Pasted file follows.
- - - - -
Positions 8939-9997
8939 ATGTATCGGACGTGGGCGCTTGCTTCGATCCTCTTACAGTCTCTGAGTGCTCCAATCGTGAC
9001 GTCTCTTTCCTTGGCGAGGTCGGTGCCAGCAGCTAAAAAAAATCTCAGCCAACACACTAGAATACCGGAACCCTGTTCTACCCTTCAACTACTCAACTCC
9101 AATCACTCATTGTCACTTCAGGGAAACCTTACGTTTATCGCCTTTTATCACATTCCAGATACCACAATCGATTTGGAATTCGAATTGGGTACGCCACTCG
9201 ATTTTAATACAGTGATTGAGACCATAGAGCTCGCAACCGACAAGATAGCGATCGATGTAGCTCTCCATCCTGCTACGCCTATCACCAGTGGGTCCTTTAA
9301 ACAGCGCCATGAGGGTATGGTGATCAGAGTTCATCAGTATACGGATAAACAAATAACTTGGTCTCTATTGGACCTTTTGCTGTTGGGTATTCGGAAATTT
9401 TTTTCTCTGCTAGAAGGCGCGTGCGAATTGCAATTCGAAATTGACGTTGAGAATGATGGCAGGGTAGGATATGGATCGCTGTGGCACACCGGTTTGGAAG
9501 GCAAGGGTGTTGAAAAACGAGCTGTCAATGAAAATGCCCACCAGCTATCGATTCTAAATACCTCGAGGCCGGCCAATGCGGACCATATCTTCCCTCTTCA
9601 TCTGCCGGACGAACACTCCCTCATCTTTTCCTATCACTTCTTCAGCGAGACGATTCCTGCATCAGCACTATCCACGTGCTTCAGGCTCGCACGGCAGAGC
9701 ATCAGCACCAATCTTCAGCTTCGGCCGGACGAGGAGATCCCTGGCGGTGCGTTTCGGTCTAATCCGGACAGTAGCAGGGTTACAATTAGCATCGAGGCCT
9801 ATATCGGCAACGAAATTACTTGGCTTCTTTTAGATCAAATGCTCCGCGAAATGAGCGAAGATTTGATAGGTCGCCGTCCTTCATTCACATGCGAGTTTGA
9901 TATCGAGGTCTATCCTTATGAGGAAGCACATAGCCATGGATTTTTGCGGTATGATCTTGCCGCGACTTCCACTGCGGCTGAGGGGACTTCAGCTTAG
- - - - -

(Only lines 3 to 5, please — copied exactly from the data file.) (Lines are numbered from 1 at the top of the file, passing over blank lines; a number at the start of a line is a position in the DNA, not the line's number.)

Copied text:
9001 GTCTCTTTCCTTGGCGAGGTCGGTGCCAGCAGCTAAAAAAAATCTCAGCCAACACACTAGAATACCGGAACCCTGTTCTACCCTTCAACTACTCAACTCC
9101 AATCACTCATTGTCACTTCAGGGAAACCTTACGTTTATCGCCTTTTATCACATTCCAGATACCACAATCGATTTGGAATTCGAATTGGGTACGCCACTCG
9201 ATTTTAATACAGTGATTGAGACCATAGAGCTCGCAACCGACAAGATAGCGATCGATGTAGCTCTCCATCCTGCTACGCCTATCACCAGTGGGTCCTTTAA